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2015 Futures of American Studies Institute: Questions Worth Asking

updated: 
Monday, December 22, 2014 - 10:19am
James E. Dobson / Dartmouth College

DARTMOUTH COLLEGE ANNOUNCES A ONE WEEK SUMMER INSTITUTE

THE FUTURES OF AMERICAN STUDIES INSTITUTE: QUESTIONS WORTH ASKING

MONDAY, JUNE 22 — SUNDAY, JUNE 28, 2015

Director: Donald E. Pease (Dartmouth College)

Co-Directors: Colleen Boggs (Dartmouth College), Soyica Diggs Colbert (Georgetown University), Elizabeth Maddock Dillon (Northeastern University), J. Martin Favor (Dartmouth College), Winfried Fluck (Freie Universität, Berlin), Donatella Izzo (Università degli studi di Napoli "L'Orientale,"), Eric W. Lott (City University of New York, Graduate Center)

http://www.dartmouth.edu/~futures

Afrocentric Approaches to Teaching Acting/Directing Theatre The Hendricks Method & other techniques

updated: 
Monday, December 22, 2014 - 9:33am
Editors: Dr. Sharrell D. Luckett (California State University- Dominguez Hills) Dr. Tia M. Shaffer (South Atlanta High School- Chair, Fine Arts & Theatre Director)

Routledge Publishing, Inc.

Email: blackactingmethods@gmail.com

Abstract Deadline: January 15, 2015

Abstracts are being accepted for a ground-breaking edited anthology on African-American and/or Afrocentric approaches to teaching actors and directing actors, complete with a foreword by leading African-American Studies scholar Molefi K. Asante. According to Asante, Afrocentricity has been defined by its progenitors as both an analytical process and actionable perspective that positions African-descended people as subjects and agents in the world (2013).

Sacred Literature, Secular Religion: A Conference on Cultural Practices, Oct. 1-3, 2015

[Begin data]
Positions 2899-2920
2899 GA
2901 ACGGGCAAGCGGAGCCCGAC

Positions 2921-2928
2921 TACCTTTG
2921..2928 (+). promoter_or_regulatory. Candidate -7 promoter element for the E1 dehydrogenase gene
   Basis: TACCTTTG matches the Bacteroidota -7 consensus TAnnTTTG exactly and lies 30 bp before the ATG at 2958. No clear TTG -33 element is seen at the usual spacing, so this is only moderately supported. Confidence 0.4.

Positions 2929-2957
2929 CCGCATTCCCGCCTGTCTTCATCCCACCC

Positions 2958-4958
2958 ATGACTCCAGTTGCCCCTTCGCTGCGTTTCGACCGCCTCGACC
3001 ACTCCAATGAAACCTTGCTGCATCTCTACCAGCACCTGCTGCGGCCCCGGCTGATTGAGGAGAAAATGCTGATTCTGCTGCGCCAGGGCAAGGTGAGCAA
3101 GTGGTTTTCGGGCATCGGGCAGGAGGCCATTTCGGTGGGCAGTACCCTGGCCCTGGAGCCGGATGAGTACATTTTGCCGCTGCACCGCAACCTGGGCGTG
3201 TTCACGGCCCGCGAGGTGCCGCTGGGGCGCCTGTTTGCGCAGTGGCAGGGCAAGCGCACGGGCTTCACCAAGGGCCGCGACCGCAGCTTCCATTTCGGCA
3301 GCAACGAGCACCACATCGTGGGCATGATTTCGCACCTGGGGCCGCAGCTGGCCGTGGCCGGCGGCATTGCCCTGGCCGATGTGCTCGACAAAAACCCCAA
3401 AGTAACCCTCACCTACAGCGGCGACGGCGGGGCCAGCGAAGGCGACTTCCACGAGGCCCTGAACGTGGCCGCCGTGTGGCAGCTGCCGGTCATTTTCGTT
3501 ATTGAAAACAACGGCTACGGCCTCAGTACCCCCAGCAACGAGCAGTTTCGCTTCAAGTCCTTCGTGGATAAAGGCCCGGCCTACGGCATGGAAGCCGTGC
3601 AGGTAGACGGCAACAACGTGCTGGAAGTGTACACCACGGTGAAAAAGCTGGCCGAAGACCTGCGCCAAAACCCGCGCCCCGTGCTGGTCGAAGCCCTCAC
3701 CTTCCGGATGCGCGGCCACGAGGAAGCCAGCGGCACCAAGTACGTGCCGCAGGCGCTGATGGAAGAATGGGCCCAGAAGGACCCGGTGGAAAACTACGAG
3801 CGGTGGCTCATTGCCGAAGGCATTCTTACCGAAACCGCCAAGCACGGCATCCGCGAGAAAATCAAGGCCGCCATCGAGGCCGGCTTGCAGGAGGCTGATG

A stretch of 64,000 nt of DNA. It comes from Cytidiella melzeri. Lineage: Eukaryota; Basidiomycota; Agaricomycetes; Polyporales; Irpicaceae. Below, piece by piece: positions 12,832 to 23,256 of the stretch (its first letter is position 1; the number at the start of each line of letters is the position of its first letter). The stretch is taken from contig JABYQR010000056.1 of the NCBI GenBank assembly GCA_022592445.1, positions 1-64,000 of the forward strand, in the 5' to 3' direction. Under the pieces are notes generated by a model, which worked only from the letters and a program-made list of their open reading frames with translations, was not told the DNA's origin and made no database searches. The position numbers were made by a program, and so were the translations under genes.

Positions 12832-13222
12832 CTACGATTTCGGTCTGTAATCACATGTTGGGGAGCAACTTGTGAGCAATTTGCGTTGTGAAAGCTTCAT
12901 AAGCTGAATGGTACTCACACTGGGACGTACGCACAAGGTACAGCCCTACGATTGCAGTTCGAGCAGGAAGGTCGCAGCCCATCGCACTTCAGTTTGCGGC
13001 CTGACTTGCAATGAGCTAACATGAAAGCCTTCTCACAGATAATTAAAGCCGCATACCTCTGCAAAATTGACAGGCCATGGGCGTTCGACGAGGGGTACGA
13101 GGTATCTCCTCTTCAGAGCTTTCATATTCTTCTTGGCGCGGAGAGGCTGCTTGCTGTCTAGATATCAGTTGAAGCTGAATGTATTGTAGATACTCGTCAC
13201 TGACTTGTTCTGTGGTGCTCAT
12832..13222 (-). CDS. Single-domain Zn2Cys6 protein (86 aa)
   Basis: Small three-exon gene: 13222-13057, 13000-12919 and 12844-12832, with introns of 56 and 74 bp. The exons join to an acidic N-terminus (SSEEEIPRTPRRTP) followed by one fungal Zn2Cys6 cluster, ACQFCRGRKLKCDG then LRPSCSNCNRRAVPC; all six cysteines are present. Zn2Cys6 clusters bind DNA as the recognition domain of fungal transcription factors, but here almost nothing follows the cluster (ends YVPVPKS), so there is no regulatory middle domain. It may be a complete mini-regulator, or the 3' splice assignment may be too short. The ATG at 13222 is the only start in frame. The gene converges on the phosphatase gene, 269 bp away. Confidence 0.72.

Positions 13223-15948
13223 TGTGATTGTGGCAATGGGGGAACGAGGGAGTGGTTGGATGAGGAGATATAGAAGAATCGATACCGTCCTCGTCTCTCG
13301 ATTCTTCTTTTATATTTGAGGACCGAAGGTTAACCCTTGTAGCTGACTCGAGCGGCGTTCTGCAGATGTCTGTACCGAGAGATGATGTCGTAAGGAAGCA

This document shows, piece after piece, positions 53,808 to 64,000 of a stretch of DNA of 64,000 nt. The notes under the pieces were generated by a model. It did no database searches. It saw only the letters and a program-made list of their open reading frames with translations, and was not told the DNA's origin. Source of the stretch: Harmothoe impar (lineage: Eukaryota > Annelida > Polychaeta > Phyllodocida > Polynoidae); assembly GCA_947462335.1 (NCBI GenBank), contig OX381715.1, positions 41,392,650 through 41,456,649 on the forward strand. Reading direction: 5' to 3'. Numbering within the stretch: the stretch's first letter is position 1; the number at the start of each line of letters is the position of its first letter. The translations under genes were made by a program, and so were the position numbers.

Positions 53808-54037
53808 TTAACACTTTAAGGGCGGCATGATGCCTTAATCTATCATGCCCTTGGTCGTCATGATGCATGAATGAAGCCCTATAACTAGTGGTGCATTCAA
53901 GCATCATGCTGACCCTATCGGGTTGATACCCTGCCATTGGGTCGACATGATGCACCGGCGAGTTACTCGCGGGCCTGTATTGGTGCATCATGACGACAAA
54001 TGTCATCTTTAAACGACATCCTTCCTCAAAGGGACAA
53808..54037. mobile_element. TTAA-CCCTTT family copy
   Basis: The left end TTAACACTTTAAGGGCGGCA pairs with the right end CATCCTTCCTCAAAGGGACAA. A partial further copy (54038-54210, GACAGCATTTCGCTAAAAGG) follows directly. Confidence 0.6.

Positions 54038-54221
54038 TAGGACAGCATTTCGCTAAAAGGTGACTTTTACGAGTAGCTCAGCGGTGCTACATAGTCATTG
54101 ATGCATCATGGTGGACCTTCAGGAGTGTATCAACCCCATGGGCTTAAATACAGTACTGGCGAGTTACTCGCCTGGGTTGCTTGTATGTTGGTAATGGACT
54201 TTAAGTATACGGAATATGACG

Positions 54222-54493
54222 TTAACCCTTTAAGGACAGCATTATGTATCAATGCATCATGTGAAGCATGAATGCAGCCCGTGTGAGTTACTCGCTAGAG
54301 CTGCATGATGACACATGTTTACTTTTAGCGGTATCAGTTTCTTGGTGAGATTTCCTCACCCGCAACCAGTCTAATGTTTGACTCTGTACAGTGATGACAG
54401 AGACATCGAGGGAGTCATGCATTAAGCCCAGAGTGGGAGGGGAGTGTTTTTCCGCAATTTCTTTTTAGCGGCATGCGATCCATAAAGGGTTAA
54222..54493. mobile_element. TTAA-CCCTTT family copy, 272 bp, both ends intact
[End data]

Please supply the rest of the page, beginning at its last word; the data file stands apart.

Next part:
updated: 
Monday, December 22, 2014 - 1:06am
Le Moyne College Religion and Literature Forum

Keynote Speakers: Amy Hollywood, Harvard Divinity School; Cynthia Robinson, Cornell University; John Lardas Modern, Franklin & Marshall College; Richard A. Rosengarten, Chicago Divinity School; Amila Buturovic, York University

lemoyne.edu/slsr

Charles Taylor recently claimed that we live in "a secular age," one in which a wide range of religious practices – and ways to opt out of those practices – are available. Today we might follow traditional forms of observance, establish new kinds of worship that are not strictly religious, or reject devotional pursuits altogether. Is Taylor right, or have these options always existed in varying degrees, in various periods and places?

[Update] Submission Date Extended To January 2, 2015: TRANS-AM :: Losing/Becoming Self (February 12-13, 2015)

updated: 
Sunday, December 21, 2014 - 2:47pm
Louisiana State University English Graduate Student Association

Individuals from around the globe travel to Louisiana early in the year to participate in Mardi Gras celebrations. Masks, costumes and reverie encourage participants to shed certain prefigured aspects of identity in order to become something new. Much of the excitement these traditions allow is rooted in the idea that one can undergo a personal, transformative experience by relinquishing a prefigured sense of self.

Teaching John Dos Passos (American Literature Association, May 21-24, 2015, Boston, MA)

updated: 
Sunday, December 21, 2014 - 2:05pm
John Dos Passos Society

For the American Literature Association Conference, May 21-24, 2015, Boston, MA

The John Dos Passos Society seeks participants for a round table discussion on teaching Dos Passos in the college classroom. Papers should be between 5 and 7 minutes in length and may address your experiences teaching this author, discussions of the contexts in which his work teaches well, tactics you have taken with undergraduate and/or graduate students, materials you have found helpful in your instruction, etc.

Please send an abstract and a brief CV to jdpsociety@gmail.com or to our President, Victoria Bryan, by January 25, 2015.

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